The American Jewish Joint Distribution Committee, JDC, was founded in 1914 shortly after the outbreak of World War I to send aid to the Jews of Palestine and eastern Europe who were in danger of starvation. The first call for help came in a telegram sent in August 1914 by United States Ambassador to Turkey Henry Morgenthau to prominent American Jewish leader Jacob Schiff requesting $50,000 for the Jews of Palestine. Subsequent pleas for help from Jewish communities in eastern Europe led to the formation of both the Central Relief Committee by American Orthodox Jews, and the American Jewish Relief Committee by prominent German-American Jews.

On November 27, 1914, the two groups agreed to coordinate the distribution of relief shipments to Jews overseas within a common framework – the Joint Distribution Committee of American Funds for the Relief of Jewish War Sufferers - under the chairmanship of Felix M. Warburg. They were joined in 1915 by the socialist People's Relief Committee. The diversity of the three groups comprising the JDC ensured that JDC would assist Jews of every religious and political persuasion. By the end of World War I, JDC's leaders had concluded that rescue and relief to Jews in need would not be sufficient. JDC should also undertake to rebuild Jewish communities in eastern Europe destroyed by the war. Thus, Rescue, Relief and Reconstruction began to emerge as the threefold mission of JDC.

During the course of World War I, JDC raised more than $16,000,000 for relief supplies. These funds were distributed overseas by local committees in Europe and Palestine.

Immediately following World War I, in coordination with the American Relief Administration, JDC sent convoys of trucks with food, clothing and medicines to Jewish communities in eastern Europe which had been devastated by the war and by the subsequent regional conflicts and pogroms. Teams of JDC representatives brought in these supplies and established soup kitchens to ward off starvation. The situation in Poland and Russia at that time was still unstable and private militias roamed the countryside. In 1920 two JDC workers, R. Israel Friedlander and Bernard Cantor, were murdered by a Red Army militia.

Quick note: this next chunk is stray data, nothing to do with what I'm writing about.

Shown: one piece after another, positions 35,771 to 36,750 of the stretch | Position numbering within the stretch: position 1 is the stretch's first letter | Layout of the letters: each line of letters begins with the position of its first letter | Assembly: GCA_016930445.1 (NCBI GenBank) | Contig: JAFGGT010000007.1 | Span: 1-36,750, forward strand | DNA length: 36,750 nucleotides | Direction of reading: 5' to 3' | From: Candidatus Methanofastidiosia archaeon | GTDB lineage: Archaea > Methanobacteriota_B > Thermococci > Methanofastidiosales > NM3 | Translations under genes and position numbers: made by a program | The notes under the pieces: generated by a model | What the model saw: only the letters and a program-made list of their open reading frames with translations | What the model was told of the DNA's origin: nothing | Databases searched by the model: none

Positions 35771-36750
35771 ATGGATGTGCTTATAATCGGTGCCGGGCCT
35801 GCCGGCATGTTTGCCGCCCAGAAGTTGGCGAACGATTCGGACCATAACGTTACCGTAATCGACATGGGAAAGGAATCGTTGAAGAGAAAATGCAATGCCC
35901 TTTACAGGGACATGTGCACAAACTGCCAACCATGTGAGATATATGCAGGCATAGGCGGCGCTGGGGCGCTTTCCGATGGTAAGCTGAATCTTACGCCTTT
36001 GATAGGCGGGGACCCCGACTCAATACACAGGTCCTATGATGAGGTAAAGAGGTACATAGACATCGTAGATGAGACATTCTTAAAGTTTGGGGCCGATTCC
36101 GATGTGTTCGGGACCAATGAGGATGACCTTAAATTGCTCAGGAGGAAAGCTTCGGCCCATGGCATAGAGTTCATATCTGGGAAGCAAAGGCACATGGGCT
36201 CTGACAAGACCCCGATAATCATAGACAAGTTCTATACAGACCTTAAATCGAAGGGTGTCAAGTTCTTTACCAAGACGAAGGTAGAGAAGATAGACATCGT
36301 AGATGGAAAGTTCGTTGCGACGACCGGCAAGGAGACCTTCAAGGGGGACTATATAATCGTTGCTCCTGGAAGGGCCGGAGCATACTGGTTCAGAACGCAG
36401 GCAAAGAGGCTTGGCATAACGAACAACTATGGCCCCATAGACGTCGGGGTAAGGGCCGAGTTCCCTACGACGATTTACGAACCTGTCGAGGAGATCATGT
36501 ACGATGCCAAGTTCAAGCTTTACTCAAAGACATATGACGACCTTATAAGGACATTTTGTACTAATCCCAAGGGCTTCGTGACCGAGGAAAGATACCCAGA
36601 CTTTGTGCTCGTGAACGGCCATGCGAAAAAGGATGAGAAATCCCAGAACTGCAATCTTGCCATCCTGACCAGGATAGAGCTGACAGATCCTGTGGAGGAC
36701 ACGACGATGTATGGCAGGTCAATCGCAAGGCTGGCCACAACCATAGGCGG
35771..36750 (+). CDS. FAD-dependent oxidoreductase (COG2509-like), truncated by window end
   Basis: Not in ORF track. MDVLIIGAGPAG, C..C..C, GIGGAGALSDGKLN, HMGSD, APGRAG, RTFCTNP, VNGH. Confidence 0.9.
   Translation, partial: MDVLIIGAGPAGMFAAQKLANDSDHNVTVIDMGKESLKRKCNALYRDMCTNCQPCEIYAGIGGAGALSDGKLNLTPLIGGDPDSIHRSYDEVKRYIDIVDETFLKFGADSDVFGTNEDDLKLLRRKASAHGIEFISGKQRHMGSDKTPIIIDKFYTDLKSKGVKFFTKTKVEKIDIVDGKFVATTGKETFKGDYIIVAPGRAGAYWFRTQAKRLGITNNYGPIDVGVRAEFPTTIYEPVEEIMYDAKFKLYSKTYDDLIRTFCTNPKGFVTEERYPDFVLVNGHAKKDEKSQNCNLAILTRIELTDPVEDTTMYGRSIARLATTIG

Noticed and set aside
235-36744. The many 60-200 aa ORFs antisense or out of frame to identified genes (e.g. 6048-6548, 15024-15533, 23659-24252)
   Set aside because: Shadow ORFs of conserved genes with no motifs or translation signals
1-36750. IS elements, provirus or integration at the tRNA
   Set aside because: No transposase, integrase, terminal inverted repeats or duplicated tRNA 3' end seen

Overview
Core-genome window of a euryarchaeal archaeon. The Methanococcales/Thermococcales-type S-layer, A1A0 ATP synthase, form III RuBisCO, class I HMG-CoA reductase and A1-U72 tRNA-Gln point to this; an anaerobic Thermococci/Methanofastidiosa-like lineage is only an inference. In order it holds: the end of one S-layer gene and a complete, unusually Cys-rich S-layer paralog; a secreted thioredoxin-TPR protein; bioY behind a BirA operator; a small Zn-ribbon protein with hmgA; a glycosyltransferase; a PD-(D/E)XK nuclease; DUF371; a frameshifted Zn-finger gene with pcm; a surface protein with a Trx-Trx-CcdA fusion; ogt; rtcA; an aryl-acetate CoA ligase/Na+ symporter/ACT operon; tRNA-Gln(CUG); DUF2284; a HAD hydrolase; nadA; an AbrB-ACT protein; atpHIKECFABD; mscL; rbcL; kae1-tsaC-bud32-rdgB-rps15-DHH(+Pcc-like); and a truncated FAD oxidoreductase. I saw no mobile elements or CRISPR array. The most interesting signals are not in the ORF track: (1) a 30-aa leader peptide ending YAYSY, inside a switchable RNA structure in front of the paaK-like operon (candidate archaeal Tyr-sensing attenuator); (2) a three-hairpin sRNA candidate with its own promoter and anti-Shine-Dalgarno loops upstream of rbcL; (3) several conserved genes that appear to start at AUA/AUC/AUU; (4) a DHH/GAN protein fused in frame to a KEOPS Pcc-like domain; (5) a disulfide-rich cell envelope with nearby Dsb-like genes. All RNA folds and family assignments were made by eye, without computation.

At the same time that immediate relief needs were being addressed, JDC turned its attention to the rebuilding of Jewish communities in eastern Europe. In the area of health care, JDC financed the repair of damaged Jewish hospitals, provided medical equipment and supplies, and sent more than one hundred doctors, social workers and public health experts from the United States under the direction of Dr. Boris Bogen to institute health programs and train local medical personnel. In 1921, JDC initiated the founding of a local medical society in Poland, TOZ (Towarzystwo Ochrony Zdrowia Ludnosci Zydowskiej), Society for Safeguarding the Health of the Jewish Population) to supervise these medical activities. JDC also supported OZE, the Russian Jewish Health Organization.
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[*] posted on 9/20/2008 at 06:49
ARA in Moscow in 1921-22


In the Vsya Moskva - All Moscow of 1922 (probably compiled in late 1921), the A.R.A. is listed as a Society.

The "ARA" (American Relief Administration - Amerikansk. Administratsiya pomoshchi golodayushchim) was located at Spiridonovka #17.

The warehouse was located at the corner of Neglinn. Lane and Petrovsk. Blvd. (near the restaurant Ehrmitazh).

The hours of distribution were 9:30-12:30 and 1:30-4:30 daily except for Saturdays and holidays. Their telephone number was 3-35-61:wow:
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[*] posted on 9/20/2008 at 08:16


In the 1923 Vsya Moskva, they list the ARA "Joint" effort - Amerikanskaya organizatsiya pomoshchi golodayushchim "dzhoint." It was located at Bol'shaya Nikitskaya #43a.

The Director was named Rozen, the Chief of the Admin Section was named Dzhims, and the Secretary was named Nettser.
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[*] posted on 4/1/2009 at 19:12


Quote: Originally posted by Lacplesis  
Just to mention it:

There are quite a lot covers to the Brender organization with script adress to "central jewish relief committee" or "scandinavian jewish relife committee".